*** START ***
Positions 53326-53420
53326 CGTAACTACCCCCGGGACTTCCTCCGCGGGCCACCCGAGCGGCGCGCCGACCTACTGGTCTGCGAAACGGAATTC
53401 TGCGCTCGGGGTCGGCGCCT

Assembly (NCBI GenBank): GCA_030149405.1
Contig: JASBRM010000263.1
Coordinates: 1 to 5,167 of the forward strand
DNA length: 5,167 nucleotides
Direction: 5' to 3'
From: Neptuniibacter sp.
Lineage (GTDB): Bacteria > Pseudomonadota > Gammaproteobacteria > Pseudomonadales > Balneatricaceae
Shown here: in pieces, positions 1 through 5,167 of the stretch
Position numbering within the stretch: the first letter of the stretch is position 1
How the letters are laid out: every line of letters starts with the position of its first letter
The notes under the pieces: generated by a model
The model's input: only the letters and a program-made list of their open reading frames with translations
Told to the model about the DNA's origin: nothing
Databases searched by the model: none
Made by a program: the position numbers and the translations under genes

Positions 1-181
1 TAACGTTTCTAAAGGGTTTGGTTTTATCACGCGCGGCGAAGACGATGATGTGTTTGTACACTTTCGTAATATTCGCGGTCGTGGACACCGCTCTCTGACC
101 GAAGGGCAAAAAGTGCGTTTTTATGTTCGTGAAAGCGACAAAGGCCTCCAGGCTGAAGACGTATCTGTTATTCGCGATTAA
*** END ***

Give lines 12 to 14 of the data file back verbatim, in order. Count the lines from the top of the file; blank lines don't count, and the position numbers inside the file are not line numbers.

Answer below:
Position numbering within the stretch: the first letter of the stretch is position 1
How the letters are laid out: every line of letters starts with the position of its first letter
The notes under the pieces: generated by a model